Summer Fiction Treat
with Surprising Caregiving Twist
by Leslie Eckford
Normally, when I mention favorite books on MindfulAging, it is to direct the reader to some of the powerful and thought provoking non-fiction books that have great meaning to us who are in families dealing with caring for our elders who are aging at home. Topping my list presently are Being Mortal by Atul Gawande, With a Little Help from Our Friends: Creating Community as We Grow Older by Beth Baker and my personal touchstone, Can’t We Talk About Something More Pleasant? by Roz Chast. Whenever I have a “why am I doing this again?” moment, I connect with Roz Chast’s completely honest, laugh out loud funny and heart breaking book to remember. All of these books have helped me in different ways to sort out my approach to the perils and the rewards of helping my parents stay right where they want to, in their own home.
This post however is directed toward another passion of mine, reading fiction. I am lucky to live in a community that boasts an absolutely splendid library system. Whenever I get a chance, I go to my local branch and grab a book to read at night before bed. This is part of my ritual to ease my mind with my daily mantra “it is what it is,” to let go of whatever caregiving issues I have been consumed with that day. I find that escaping into fiction allows that problem solving part of my brain to rest and renews my imagination and curiosity.
Recently, I was between my summer reads (binging on Alice Munro short story collections such as Hateship, Friendship, Courtship, Loveship, Marriage, The View from Castle Rock and Friend of My Youth) and went to the library for something a little different. I found a book that had a positive blurb by one of my most treasured fiction writers today, Kate Atkinson. So, without reading what the story was about, I checked it out.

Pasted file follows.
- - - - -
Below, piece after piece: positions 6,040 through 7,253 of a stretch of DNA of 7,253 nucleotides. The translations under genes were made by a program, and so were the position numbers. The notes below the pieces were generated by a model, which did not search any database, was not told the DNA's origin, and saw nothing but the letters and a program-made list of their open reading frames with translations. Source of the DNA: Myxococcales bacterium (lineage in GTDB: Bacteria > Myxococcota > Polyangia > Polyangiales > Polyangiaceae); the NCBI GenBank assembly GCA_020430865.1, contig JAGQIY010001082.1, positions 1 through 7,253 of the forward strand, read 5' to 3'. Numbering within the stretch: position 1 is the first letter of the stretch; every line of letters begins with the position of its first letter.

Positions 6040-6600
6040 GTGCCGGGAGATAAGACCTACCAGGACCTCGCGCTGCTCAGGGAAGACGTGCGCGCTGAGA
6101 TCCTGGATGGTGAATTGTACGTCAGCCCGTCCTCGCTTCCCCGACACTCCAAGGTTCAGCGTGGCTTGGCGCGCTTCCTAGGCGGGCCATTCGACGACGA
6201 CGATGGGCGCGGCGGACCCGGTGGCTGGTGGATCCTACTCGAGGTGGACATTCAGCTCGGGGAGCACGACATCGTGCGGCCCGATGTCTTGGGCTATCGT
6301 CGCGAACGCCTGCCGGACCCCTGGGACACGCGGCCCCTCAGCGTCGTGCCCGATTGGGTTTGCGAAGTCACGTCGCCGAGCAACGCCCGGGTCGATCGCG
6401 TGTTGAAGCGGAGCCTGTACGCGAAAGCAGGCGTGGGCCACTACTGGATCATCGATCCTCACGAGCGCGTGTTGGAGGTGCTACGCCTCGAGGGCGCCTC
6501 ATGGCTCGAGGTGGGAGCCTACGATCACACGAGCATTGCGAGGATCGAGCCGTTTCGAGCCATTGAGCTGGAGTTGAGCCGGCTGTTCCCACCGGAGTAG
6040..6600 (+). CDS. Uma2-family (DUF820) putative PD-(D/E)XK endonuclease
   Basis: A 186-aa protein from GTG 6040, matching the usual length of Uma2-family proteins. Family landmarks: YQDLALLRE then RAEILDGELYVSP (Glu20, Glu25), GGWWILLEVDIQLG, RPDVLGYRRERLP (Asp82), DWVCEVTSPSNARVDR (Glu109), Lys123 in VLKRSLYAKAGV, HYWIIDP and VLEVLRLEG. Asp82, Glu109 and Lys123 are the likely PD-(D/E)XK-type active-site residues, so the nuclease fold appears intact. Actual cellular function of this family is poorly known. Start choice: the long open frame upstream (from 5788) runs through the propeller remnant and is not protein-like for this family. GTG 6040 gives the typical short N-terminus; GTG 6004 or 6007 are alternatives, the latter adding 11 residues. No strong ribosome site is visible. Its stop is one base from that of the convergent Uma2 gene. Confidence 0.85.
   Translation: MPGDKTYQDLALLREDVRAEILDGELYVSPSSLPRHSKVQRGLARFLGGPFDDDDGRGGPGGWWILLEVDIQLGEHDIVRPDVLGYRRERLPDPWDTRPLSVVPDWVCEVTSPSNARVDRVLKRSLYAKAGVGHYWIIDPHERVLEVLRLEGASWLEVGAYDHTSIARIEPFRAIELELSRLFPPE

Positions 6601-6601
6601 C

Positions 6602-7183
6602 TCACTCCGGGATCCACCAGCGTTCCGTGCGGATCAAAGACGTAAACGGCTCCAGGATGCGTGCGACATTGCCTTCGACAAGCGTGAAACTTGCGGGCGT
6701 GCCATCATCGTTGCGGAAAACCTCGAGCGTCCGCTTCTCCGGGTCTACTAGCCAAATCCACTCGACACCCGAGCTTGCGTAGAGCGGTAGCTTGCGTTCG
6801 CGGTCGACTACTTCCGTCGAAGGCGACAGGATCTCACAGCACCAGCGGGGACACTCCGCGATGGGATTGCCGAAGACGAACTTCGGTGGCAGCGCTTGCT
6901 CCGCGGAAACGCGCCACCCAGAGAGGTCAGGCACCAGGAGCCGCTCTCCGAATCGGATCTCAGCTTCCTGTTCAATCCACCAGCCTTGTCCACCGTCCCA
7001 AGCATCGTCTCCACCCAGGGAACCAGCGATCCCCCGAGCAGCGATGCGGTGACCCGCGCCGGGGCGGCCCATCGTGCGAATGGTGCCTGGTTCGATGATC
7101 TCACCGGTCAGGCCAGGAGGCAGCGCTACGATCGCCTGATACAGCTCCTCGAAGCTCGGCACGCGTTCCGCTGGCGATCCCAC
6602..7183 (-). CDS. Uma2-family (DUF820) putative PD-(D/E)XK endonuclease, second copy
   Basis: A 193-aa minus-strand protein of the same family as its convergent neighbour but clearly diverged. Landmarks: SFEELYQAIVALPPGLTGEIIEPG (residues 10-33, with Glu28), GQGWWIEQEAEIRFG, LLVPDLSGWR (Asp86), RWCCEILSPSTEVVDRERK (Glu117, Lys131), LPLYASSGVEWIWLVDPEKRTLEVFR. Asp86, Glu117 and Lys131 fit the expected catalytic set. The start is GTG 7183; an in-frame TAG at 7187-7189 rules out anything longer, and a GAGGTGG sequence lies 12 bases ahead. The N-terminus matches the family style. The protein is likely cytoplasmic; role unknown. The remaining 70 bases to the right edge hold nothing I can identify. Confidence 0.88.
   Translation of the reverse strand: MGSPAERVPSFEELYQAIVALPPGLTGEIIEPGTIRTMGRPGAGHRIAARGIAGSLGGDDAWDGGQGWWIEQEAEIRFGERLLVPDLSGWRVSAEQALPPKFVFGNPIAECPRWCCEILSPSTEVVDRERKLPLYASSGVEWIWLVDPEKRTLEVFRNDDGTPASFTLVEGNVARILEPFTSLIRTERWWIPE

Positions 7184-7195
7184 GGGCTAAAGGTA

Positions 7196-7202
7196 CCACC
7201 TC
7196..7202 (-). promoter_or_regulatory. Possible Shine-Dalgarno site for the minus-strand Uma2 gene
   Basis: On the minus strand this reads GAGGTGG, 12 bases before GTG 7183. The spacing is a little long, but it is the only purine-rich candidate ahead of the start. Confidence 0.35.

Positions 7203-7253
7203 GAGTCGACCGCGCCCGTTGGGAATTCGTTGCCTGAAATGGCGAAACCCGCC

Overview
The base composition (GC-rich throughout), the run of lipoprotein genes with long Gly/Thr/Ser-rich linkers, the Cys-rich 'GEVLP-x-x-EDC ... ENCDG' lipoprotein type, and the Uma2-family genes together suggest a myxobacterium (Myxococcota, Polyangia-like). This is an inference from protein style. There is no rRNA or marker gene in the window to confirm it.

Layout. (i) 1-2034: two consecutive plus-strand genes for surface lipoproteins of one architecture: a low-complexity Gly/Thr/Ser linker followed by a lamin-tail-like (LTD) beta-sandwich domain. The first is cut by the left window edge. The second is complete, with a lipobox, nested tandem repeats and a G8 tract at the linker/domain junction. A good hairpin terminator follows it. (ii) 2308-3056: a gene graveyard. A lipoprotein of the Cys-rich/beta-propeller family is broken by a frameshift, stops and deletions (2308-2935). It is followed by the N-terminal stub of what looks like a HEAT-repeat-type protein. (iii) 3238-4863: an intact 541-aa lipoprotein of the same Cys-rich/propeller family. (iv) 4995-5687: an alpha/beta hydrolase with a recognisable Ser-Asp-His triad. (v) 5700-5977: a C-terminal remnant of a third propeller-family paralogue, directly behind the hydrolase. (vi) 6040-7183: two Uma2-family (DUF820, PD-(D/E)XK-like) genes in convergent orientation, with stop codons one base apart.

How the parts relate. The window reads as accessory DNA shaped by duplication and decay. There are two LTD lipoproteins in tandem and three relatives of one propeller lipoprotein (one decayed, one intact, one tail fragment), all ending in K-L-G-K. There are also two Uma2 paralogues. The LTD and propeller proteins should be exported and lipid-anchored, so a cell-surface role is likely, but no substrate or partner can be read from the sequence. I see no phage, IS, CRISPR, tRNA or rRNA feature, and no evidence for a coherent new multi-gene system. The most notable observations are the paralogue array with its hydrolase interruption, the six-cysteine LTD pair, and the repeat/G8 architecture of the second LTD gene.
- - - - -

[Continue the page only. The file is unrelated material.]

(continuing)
When I got the chance to start reading The Night Guest by Fiona McFarlane, I initially started to chuckle. The story is about a widowed, elderly woman living alone in her nostalgic home in a remote coastal town in Australia who is just getting in that phase of needing a little help. Only I would pick a book to escape from my near constant thoughts of caregiving that is about …an elder and a caregiver! That only lasted for a few minutes,though, as this well crafted and engaging story draws the reader into Ruth’s (the main elderly character’s) worldview. Weaving in Ruth’s unusual upbringing with her family in Fiji, her first love, her enduring marriage and grief as a widow, McFarlane creates a well rounded character who has approached life and its failures and disappointments philosophically. When a mysterious caregiver (“carer” in the Australian parlance) shows up at her door unannounced, things begin to twist and turn. I won’t give the plot away, but I will admit to you that at times I could not read this book at night. It isn’t that the story is graphic or gory, but McFarlane expertly shapes an atmosphere of dread and suspense of what is going to happen next.
Th Night Guest has a beautiful subtext of what the core thoughts of an older person are as they discover that that they are old; how do they find meaning in their now restricted existence after losing the significant relationships in their lives? It also bravely explores our underlying fears and projections about the motivations of a “carer” to do the work that they do. Do they really love the work and come to love the person that they are caring for? Or does frustration, anger or even subterfuge play a role? The caregiver character in The Night Guest, Frida, will challenge your beliefs about this and ultimately is the most fascinating and human role in the book.